Healing from the trauma of childhood sexual violence is possible

But there are barriers that need to be broken.

Young girl seen looking away sitting on a swing
I am fighting for a world in which trauma does not define its victims, writes Mpamira [Getty Images]

“I believe you.” “There is support out there for you.” “It was not your fault.”

I am a survivor of childhood sexual violence, and those are the words I needed to hear as a kid, as the trauma of my abuse began to bury itself deep within me.

I didn’t hear those words, and I didn’t have the support to process what had happened to me, so instead, I shut it out. It was my way of surviving.

Looking back now, however, I realise there was always something in me that wanted to change things. To speak up. To heal. To prevent others from going through what I had. And my trauma eventually drove me to the work I am proud to say I do today.

I have been a survivor for 27 years and a mental health specialist and therapist for 14 years, but it was not my professional training, family, community, or friends that prompted me to finally process my trauma. It was the bravery of other survivors.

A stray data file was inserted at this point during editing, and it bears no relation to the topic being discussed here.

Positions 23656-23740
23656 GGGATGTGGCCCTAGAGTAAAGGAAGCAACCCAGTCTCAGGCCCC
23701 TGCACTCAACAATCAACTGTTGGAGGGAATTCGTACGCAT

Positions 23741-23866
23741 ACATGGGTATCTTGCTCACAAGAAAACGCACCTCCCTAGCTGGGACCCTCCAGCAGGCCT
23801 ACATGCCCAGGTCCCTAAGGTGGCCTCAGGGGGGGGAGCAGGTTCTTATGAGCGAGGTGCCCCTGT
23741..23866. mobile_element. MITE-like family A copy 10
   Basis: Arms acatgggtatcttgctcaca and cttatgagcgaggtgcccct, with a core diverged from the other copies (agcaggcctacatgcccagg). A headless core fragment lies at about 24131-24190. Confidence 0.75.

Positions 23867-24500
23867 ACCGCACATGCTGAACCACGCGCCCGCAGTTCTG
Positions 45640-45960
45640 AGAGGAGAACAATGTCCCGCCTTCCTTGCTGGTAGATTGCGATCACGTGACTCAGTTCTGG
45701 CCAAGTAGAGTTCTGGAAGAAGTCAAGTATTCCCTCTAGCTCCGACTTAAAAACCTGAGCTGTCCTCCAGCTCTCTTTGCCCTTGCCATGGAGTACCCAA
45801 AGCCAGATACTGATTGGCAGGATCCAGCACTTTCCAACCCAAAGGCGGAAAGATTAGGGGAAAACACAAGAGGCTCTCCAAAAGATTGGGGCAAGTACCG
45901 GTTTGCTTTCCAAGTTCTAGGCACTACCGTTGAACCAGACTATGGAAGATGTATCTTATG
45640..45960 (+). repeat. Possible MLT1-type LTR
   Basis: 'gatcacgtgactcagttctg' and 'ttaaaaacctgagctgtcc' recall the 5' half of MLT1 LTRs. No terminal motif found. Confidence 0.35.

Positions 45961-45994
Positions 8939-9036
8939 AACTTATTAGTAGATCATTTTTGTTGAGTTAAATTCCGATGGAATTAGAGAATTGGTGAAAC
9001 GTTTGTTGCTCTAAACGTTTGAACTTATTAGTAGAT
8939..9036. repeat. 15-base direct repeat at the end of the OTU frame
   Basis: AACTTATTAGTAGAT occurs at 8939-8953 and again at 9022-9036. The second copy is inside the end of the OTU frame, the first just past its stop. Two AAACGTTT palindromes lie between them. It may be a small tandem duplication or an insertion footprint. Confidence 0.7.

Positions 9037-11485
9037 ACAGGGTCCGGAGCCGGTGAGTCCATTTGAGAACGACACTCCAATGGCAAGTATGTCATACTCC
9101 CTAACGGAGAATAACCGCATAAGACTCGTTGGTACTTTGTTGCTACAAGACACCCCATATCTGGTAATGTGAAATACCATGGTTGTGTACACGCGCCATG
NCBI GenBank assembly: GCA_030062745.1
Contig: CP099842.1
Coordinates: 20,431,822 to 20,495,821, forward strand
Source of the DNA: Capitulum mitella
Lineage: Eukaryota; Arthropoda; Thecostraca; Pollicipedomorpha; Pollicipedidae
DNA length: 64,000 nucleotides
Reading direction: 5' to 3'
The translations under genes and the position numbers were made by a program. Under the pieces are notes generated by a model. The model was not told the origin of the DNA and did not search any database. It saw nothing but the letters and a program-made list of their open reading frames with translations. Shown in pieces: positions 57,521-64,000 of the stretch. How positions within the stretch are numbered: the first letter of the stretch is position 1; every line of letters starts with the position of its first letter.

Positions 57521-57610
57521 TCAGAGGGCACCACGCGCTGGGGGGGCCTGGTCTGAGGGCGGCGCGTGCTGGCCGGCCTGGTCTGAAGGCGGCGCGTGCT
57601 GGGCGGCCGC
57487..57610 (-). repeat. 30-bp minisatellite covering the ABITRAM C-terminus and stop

Now, I am fighting for a world in which trauma does not define its victims. It is absolutely possible to heal and thrive as a survivor of childhood sexual violence, but there are barriers that must be broken down to speed up that process. Here’s how I think we can do it.

First, we need to stop victim-blaming.

The first step to healing from the trauma of childhood sexual violence is being believed. But sadly, across the world, rape is a crime for which shame and blame are continuously placed on the victim.

Cultures and communities have their own nuances, but for the majority of crimes the perpetrator is tried and held to account, and the victim is believed and compensated. Yet time and time again, survivors of sexual assault are questioned, doubted and scrutinised.

Why did you allow this to happen to you? What were you wearing? Why didn’t you just say no? Why didn’t you scream? Did you fight back?

This culture of victim-blaming is extremely damaging. It prevents the reporting of crimes and it traps survivors in silence, unable to access the support to heal.